Managing collegiality: The discourse of collegiality in Scottish school leadership

Cavanagh, John Bartholomew (2010) Managing collegiality: The discourse of collegiality in Scottish school leadership. Ed.D thesis, University of Glasgow.

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Abstract: In recent years there has been an increasing emphasis on the promotion of collegiality as an impetus for management in Scottish schools. Collegiality is promoted as having the potential to transform teachers and hence education. This study confronts this ambitious claim arguing that the concept of collegiality has suffered from a lack of theoretical and intellectual scrutiny. Collegiality lacks proper understanding as a concept and as a discourse. Terms associated with it are frequently used in perfunctory ways which are inattentive to its conceptual sophistication. This study attends to complications which emerge when we reflect rigorously on what collegiality means, and how it impacts on various organisations, but in particular school management. Current attempts at developing a collegiate culture in schools are underexploiting its potential as a transformative management model. We are not managing to be collegiate in the most normative of understandings because we are not Managing collegiality in ways which take account of its conceptual and discursive complexity. The key research questions are: From where has the discourse of collegiality come and how has it been promoted? Whose interest might the discourse of collegiality serve? The study takes two main approaches in addressing these. It considers collegiality as a concept, focussing on meaning and implications arising from the application of limited understandings of the idea in a variety of organisational contexts. It then draws on continental philosophy to uncover arguments which position collegiality, currently promoted, as a discourse. The dissertation locates key sources of the discourse of collegiality and the politics and practices of its promotion. It explores the interests claimed to be served by collegiality, contrasts these with the interest more likely to be served, before going on to make normative claims about a rehabilitated understanding of collegiality. It identifies current approaches to collegiality more as being technologies for organisational expediency rather than as conduits of the more attractive and normative understandings which could contribute creatively to a more democratic and ‘dialogic’ school organisational culture. In seeking a more creative and potentially transformative conception and practice of collegiality, the study looks at one particular example of a radical reappraisal and critiques this, finding it attractive in some senses but at odds with the parameters within which school managers work. A discussion develops which explores more attractive and normative understandings and casts these before a backdrop of common approaches to the professional practice of school management. The dissertation contributes to a discussion by which popular understandings of collegiality may be rescued to become more befitting the democratic and socially oriented facets of a school, rather than as a managerialist technology, impacting on learners, teachers and the wider constituency of interest in schooling in rather more limited ways. The study defends normative understandings of collegiality as an organisational impetus tailored for professional arenas, but in so doing it defends management as a necessity in organisational contexts characterised by complexity. Collegiality cannot be an alternative to Management. It is an attractive approach for schools which can be managed if Managed appropriately.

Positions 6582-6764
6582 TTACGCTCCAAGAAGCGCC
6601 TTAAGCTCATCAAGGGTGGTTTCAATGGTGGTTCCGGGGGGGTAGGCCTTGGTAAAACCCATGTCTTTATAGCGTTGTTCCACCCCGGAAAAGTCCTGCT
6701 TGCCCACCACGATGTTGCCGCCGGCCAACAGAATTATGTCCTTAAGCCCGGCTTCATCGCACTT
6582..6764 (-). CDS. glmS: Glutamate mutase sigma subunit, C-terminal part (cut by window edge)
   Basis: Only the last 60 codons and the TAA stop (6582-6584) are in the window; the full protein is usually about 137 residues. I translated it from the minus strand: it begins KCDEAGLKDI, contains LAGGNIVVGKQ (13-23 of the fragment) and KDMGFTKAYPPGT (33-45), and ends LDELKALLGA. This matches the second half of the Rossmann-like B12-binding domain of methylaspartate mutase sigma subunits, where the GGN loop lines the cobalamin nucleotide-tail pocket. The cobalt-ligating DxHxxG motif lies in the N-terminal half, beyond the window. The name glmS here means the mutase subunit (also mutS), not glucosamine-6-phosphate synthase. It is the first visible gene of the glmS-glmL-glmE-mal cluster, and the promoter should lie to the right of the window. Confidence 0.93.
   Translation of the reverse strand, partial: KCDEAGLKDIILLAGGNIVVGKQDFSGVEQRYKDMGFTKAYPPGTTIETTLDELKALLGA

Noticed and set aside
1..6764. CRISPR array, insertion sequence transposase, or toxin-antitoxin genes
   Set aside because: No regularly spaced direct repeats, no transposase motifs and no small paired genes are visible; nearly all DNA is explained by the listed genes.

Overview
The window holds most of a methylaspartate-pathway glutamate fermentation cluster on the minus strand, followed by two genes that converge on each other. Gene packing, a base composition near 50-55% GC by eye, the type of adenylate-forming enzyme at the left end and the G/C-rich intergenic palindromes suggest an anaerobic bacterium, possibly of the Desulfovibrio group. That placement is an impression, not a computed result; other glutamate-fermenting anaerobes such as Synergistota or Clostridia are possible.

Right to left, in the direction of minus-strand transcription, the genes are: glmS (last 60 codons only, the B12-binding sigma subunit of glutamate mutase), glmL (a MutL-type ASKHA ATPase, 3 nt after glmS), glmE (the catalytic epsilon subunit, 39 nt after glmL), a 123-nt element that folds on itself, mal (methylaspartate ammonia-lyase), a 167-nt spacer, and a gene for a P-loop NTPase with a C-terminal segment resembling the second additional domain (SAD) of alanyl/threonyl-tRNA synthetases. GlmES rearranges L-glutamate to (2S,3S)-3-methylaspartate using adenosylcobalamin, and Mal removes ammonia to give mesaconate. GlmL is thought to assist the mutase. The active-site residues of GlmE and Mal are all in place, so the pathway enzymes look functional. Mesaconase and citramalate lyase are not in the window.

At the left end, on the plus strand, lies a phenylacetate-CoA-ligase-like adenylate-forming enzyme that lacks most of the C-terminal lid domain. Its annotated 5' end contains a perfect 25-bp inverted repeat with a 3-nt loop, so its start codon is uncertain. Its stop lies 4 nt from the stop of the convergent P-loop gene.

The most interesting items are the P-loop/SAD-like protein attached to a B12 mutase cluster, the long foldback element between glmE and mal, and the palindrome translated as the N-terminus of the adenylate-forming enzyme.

Item Type: Thesis (Ed.D)
Qualification Level: Doctoral
Keywords: Collegiality, McCrone, Scottish School Management, Scottish School Leadership, Leadership, Management, discourse School Management
Subjects: L Education > LF Individual institutions (Europe)
L Education > L Education (General)
L Education > LC Special aspects of education
Colleges/Schools: College of Social Sciences > School of Education
Funder's Name: UNSPECIFIED
Supervisor's Name: Enslin, Professor Penny
Date of Award: 2010
Depositing User: Dr John Bartholomew Cavanagh
Unique ID: glathesis:2010-2254
Copyright: Copyright of this thesis is held by the author.
Date Deposited: 08 Nov 2010
Last Modified: 10 Dec 2012 13:53

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